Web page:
Skip to contents
Politics and Government

Colorado is expected to certify its election results soon — and without controversy

A recount in a district attorney race is the outstanding step before the book closes on the 2020 election and the Electoral College meets Dec. 14

Election officials collect ballots out of a ballot box in Gunnison County. Voters turned out for early voting in the parking lot of the Blackstock Government Building on Oct. 19, 2020. (Dean Krakel, Special to The Colorado Sun)
  • Credibility:

Colorado’s election results will be official within a week at the most and without the controversies surrounding lawsuits and certification seen in other states.

All but one of the state’s 63 counties certified their election results last week. Gunnison County experienced a delay after elections officials contracted COVID-19 and expects to certify results this week.

The Secretary of State’s Office will certify the statewide results as soon as an automatic recount for district attorney in the 18th Judicial District is completed. That recount began Tuesday and must be completed by Dec. 8 but is expected to finish sooner.

The county canvass boards that certify elections are composed of the county clerk and an equal number of members from the Democratic and Republican parties. In two counties, Jefferson and Boulder, the Republican members refused to sign certification documents, but in 36 other counties contacted by The Colorado Sun no objections were reported. A majority of the board members is required to certify the election results.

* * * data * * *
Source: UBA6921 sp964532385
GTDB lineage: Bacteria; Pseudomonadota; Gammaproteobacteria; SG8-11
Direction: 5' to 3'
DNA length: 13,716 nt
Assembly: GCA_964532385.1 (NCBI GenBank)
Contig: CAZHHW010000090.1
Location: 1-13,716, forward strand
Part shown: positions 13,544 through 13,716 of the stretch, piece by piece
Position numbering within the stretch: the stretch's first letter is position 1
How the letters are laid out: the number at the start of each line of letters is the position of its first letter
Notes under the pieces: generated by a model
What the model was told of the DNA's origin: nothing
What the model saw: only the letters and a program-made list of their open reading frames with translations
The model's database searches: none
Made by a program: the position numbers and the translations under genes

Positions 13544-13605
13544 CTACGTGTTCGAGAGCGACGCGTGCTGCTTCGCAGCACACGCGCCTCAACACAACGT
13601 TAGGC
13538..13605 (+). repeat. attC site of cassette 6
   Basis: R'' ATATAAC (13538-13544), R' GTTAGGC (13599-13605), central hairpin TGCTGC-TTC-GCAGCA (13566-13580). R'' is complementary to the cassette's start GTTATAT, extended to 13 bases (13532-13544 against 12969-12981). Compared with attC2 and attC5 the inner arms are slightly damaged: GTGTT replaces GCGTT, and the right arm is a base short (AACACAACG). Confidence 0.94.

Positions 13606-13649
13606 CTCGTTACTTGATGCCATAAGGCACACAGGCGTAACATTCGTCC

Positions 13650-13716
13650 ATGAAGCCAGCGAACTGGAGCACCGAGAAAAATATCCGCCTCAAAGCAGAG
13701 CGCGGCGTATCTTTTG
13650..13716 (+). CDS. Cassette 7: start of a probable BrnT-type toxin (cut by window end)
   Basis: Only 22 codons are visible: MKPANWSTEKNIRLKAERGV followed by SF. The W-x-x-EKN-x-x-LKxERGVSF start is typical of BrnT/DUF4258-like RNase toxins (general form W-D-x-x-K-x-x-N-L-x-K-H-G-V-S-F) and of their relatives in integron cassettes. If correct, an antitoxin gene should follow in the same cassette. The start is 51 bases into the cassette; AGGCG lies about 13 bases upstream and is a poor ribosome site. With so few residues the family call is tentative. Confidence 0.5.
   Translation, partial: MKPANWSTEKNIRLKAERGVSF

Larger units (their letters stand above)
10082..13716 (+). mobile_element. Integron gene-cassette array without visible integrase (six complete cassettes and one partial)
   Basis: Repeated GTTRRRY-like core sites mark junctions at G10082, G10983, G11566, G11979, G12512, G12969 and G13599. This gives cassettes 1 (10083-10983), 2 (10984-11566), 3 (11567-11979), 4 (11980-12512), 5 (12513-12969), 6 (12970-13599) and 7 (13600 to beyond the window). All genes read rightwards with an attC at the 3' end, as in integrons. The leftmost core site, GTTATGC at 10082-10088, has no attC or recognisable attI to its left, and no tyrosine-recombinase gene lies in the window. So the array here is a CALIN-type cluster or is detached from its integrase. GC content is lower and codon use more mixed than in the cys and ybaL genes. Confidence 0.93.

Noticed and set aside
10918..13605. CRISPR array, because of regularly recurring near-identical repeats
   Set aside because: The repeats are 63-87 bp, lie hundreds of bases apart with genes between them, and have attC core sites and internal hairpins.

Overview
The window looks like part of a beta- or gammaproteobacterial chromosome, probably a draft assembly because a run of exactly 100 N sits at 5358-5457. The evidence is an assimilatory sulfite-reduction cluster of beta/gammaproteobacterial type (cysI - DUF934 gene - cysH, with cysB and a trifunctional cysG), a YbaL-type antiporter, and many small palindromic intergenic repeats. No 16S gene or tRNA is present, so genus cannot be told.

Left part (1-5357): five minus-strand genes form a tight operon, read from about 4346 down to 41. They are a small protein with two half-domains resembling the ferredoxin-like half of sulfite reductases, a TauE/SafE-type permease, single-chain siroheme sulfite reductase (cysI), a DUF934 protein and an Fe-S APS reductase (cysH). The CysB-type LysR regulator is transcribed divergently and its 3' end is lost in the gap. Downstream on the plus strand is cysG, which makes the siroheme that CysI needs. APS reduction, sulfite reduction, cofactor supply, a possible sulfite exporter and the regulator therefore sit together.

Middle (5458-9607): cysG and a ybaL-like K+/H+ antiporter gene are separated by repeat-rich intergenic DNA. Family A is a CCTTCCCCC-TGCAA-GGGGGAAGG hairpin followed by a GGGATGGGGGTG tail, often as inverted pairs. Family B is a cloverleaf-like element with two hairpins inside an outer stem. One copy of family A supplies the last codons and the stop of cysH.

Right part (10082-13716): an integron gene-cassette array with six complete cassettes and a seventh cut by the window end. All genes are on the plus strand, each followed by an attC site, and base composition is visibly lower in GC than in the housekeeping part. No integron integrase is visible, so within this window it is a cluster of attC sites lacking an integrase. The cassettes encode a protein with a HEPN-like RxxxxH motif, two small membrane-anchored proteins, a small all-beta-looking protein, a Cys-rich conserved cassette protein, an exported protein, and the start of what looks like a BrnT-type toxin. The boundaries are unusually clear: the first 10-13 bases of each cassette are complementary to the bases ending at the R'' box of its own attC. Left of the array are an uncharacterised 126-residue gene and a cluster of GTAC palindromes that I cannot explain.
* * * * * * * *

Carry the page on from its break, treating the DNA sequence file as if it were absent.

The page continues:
The Republican objection in Jefferson County related to a request to audit computer software code even after the county conducted a hand audit of the paper ballots. Two Republican canvass board members refused to certify the results, but the two Democratic members and Democratic Clerk George Stern signed off.

In Boulder County, the one Republican on the canvass board declined to sign the certification. But that isn’t unusual in Boulder County. It’s the ninth time since 2012 that the party’s board member hasn’t certified the election in the heavily Democratic county. The Boulder County clerk’s office said the GOP board member requested additional information under the Colorado Open Records Act — documents the elections staff said fall outside the purview of the canvass board responsibilities.

In Adams County, the Republican Party raised questions similar to those from its counterpart in Jefferson County about Dominion Voting software that has become a focal point for President Donald Trump’s false allegations and attempts to delegitimize the election. But the Republican representative on Adams County’s canvass board signed the election certification.

MORE: To verify the 2020 vote count, Colorado takes one final step: an audit. Here’s how it works.

Many Colorado counties use Dominion software. U.S. Attorney General Bill Barr told the Associated Press on Tuesday there was no evidence of fraud nationally that would have changed the election outcome.

Secretary of State Jena Griswold’s office confirmed that it received the official vote abstract from Adams, Boulder and Jefferson counties. The results were “certified by a majority of members of their canvass boards, thus satisfying statutory requirements,” Betsy Hart, a Griswold spokeswoman, wrote in an email. 

The Colorado Republican Party sent a fundraising email Nov. 5, with a false statement about “reports of potential fraud taking place across America,” but this week party spokesman Joe Jackson said “we’ve been clear from the state party on our confidence in the Colorado election system.”

Colorado is one of three states where a risk-limited audit of election results is required by law. That audit took place two weeks ago, with county clerk’s offices comparing randomly selected paper ballots to results determined by computer tabulations of the ballots. All of Colorado’s votes and 95% of the national vote are recorded on paper ballots, said Pam Anderson, executive director of the Colorado County Clerks Association.

Election officials process ballots for the 2020 election at the Douglas County clerk’s office in Castle Rock on Oct. 30, 2020. (Kevin Mohatt, Special to The Colorado Sun)